Slipped Disc / Disc Herniation
The disks are protective shock-absorbing pads between the bones of the spine (vertebrae). Although they do not actually “slip,” a disk may move, split, or rupture. This can cause the disk cartilage and nearby tissue to fail (herniate), allowing the inner gel portion of the disk to escape into the surrounding tissue. This leaking jelly-like substance can place pressure on the spinal cord or on an adjacent nerve to cause symptoms of pain, numbness, or weakness either around the damaged disk or anywhere along the area supplied by that nerve.
What causes a herniated disc?
Wear and tear of the disc. As you age, your discs dry out and aren’t as flexible as when you were younger.
Injury to the spine. This may cause tiny tears or cracks in the hard outer layer of the disc. When this happens, the gel inside the disc can be forced out through the tears or cracks in the outer layer of the disc. This causes the disc to bulge, break open, or break into pieces. Some of this gel can even leak outside the disc walls.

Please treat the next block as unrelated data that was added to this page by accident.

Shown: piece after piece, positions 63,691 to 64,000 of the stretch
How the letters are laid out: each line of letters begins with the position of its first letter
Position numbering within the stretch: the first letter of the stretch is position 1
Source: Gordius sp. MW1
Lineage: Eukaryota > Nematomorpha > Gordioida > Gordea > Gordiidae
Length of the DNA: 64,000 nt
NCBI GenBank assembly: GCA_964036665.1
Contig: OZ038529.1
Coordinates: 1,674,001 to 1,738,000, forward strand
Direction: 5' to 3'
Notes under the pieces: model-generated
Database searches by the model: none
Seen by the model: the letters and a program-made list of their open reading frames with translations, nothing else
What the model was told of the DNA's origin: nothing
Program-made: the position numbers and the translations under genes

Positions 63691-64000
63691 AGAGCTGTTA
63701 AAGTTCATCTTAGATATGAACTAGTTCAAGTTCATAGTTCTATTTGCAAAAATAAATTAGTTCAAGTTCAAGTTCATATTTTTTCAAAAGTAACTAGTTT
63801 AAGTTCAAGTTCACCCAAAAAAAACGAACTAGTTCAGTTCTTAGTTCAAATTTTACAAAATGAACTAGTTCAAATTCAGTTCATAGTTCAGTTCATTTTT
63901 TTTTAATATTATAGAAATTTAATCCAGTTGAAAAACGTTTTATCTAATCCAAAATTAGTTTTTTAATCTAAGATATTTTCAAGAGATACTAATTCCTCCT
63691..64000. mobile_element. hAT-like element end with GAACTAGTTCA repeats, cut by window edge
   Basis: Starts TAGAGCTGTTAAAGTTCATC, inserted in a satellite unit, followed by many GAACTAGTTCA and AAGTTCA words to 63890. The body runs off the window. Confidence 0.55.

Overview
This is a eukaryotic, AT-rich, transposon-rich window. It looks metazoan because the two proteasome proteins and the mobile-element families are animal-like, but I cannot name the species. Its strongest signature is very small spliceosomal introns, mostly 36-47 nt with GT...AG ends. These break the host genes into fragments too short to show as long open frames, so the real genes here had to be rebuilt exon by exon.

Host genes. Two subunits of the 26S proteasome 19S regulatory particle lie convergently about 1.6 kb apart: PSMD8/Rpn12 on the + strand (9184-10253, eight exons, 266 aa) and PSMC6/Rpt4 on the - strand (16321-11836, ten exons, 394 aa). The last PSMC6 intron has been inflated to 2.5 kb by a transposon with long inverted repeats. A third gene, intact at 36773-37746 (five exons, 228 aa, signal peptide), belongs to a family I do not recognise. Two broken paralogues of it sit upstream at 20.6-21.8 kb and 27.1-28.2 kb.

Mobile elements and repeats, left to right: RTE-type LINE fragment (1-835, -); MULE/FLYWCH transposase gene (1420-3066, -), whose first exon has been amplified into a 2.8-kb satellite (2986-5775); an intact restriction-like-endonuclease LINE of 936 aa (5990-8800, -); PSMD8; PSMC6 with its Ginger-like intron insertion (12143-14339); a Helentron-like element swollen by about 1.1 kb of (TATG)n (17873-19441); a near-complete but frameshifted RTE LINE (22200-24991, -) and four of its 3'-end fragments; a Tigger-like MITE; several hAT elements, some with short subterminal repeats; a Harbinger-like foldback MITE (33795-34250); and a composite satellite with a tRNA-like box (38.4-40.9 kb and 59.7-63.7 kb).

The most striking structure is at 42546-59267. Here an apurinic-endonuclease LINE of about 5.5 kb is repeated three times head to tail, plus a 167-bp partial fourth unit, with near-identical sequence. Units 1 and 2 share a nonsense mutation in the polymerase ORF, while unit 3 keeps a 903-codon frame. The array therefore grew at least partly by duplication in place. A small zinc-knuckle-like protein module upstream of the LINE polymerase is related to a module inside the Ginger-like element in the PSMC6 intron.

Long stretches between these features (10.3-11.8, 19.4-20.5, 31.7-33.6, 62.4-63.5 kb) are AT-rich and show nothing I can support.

Patients are usually advised to start with a course of non-surgical care prior to considering spine surgery for a herniated disc.
For lumbar and cervical herniated discs, conservative (non-surgical) treatments can usually be applied for around four to six weeks to help reduce pain and discomfort. A process of trial and error is often necessary to find the right combination of treatments. Patients may try one treatment at a time or may find it helpful to use a combination of treatment options at once. For example, treatments focused on pain relief (such as medications) may help patients better tolerate other treatments (such as manipulation or physical therapy). In addition to helping with recovery, physical therapy is often used to educate patients on good body mechanics (such as proper lifting technique) which helps to prevent excessive wear and tear on the discs.